Connecticut Museum Needs Help

By Staff
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Unknown single cylinder diesel (#3)
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Unknown single cylinder diesel (#3)
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Unknown vertical hot bulb #56.726 (#1)
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Unknown vertical hot bulb #56.726 (#1)
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Unknown single cylinder diesel (#3)
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Unknown single cylinder diesel (#3)
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Unknown vertical hot bulb #56.726 (#1)
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Unknown single cylinder gas engine (#2)
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Unknown single cylinder gas engine(#2)

422 Route 148 Killingworth, Connecticut 06417

The time has come to go to the horse’s mouth, so to speak.
Something over a year ago, I took the job of trying to make sense
out of the Mystic Seaport Museum’s engine collection. This
project had languished in last place for some time for lack of the
continued presence of a volunteer. I didn’t know much about
engines (I still don’t), but it looked like a good challenge,
so here I am. We have some seventy-odd engines, most of them marine
types as you might expect. We have two naphtha engines, seven steam
engines and a bunch of old outboards. The balance are internal
combustion of some sort.

The main problem engines, at this time, are two stationary
diesels and a gas, single cylinder.

The first diesel (56.726) is described in our records as a
vertical, hot bulb with a built-in air compressor. This engine was
used as part of the fog signal equipment removed from
Governor’s Island Light Station in New York. It was located at
the base of Castle William opposite the Battery on Manhattan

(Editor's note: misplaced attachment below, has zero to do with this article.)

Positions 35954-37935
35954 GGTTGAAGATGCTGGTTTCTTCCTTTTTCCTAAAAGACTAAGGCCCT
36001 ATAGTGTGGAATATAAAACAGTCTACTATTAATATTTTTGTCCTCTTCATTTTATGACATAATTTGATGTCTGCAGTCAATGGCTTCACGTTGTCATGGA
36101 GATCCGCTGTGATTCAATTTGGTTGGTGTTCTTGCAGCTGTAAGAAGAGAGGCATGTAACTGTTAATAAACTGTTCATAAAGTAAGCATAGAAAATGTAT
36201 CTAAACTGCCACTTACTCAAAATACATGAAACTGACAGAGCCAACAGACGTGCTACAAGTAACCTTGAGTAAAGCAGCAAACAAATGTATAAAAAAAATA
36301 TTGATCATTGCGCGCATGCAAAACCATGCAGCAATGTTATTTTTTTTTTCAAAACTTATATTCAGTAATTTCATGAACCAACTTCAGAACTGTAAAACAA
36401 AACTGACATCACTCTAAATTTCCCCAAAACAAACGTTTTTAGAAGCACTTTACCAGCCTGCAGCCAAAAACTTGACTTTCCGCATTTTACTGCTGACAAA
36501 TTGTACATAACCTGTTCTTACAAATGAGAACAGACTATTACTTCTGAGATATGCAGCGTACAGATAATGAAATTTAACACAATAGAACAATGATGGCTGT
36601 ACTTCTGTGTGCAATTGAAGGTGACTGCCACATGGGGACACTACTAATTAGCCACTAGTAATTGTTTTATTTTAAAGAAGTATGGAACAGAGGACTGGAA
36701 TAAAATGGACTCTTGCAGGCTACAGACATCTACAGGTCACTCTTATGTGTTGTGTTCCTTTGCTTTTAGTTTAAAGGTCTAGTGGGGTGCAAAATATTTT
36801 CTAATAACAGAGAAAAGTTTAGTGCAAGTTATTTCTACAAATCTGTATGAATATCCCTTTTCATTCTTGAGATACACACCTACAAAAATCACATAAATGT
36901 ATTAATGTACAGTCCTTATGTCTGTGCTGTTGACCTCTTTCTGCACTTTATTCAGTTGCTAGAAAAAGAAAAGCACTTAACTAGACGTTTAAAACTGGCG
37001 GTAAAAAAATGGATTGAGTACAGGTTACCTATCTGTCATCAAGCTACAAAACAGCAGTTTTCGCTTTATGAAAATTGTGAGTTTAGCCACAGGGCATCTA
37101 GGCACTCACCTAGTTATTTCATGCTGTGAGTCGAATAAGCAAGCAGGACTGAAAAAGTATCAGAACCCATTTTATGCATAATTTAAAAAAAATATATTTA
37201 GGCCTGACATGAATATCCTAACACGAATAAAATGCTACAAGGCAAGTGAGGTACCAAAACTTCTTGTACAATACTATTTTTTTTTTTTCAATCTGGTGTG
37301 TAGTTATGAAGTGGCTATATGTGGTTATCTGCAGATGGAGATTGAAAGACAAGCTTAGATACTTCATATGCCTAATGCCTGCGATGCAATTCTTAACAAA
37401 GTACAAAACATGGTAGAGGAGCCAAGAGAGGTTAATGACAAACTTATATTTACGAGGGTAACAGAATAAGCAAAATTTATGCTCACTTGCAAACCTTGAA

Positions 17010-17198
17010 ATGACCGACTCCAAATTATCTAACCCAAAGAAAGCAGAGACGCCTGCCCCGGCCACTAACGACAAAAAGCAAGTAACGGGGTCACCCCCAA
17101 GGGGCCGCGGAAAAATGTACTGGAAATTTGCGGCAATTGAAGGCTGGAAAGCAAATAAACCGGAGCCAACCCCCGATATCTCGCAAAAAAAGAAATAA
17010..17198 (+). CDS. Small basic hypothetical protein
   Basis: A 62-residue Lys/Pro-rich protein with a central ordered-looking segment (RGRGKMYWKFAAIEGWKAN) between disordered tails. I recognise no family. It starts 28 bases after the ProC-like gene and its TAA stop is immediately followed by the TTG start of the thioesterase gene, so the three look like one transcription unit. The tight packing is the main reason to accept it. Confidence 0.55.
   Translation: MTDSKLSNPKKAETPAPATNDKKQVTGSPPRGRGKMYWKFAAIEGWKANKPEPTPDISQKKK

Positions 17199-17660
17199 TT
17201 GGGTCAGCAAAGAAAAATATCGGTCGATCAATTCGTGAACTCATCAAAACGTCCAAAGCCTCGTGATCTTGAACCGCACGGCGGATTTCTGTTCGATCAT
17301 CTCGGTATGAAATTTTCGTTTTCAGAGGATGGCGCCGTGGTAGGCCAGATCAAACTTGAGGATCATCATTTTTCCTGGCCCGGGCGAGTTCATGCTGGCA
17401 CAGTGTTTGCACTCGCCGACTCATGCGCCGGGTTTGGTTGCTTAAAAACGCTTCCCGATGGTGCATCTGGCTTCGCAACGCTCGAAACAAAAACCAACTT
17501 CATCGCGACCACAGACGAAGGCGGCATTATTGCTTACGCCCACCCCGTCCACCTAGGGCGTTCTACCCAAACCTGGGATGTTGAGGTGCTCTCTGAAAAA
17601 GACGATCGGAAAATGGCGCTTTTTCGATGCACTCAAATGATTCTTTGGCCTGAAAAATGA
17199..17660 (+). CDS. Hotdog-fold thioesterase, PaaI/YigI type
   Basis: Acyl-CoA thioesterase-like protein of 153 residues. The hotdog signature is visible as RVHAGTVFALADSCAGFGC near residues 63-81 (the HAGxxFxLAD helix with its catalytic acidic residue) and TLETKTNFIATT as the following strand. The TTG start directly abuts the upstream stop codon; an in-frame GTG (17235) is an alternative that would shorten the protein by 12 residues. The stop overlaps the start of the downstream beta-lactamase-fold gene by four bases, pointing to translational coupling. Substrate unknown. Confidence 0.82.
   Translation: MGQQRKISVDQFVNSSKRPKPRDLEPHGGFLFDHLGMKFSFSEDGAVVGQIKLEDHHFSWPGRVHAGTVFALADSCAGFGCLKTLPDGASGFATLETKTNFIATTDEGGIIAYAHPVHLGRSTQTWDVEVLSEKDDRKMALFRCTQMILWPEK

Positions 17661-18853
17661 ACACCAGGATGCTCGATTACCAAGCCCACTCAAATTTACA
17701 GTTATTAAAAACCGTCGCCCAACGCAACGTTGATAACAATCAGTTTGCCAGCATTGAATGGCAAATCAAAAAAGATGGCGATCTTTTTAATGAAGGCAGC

Island. This station was established in 1888, but whether or not
the engine was part of the original installation, I don’t know.
I am enclosing four pictures of the engine and hope that you can
help identify it. It is in good shape, turns freely and maybe we
can get it to run after a complete overhaul.

The next item is a single cylinder marine gas engine. It is a
two stroke, has a spark plug with patent dates of March 1917,
February 1918 and August 1919. The flywheel is ten inches in
diameter. The split crankcase is of cast aluminum. It has a very
marginal lubricating system and, as you can see, the support leaves
something  to be desired. It has been rebuilt since the
pictures were taken and we did get it to a fire a couple of times,
but it doesn’t want to run. The handle shown in the pictures
should have been removed as it is just tied in place. It is
supposed to work the clutch. Any help on this one?

The next problem child appears to be a relatively recent single
cylinder diesel. I can tell you nothing about it. It has been
around here for quite a while, but wasn’t ‘discovered’
and taken into the collection until 1988. The rectangular shape may
be a clue to the more knowledgeable.

I would appreciate any help in identifying these engines. We
have the makings of a really good collection and have started a new
project of establishing and equipping a machine shop for the
purpose of restoring the collection. If any readers are in the
Mystic,

Connecticut area, and would be interested in volunteering their
time, I would be glad to hear from them. We have the beginnings of
a group, but as with most volunteer organizations, we can always
use more help. I would appreciate it if you could direct any
replies. Thank you.

Gas Engine Magazine
Gas Engine Magazine
Preserving the History of Internal Combustion Engines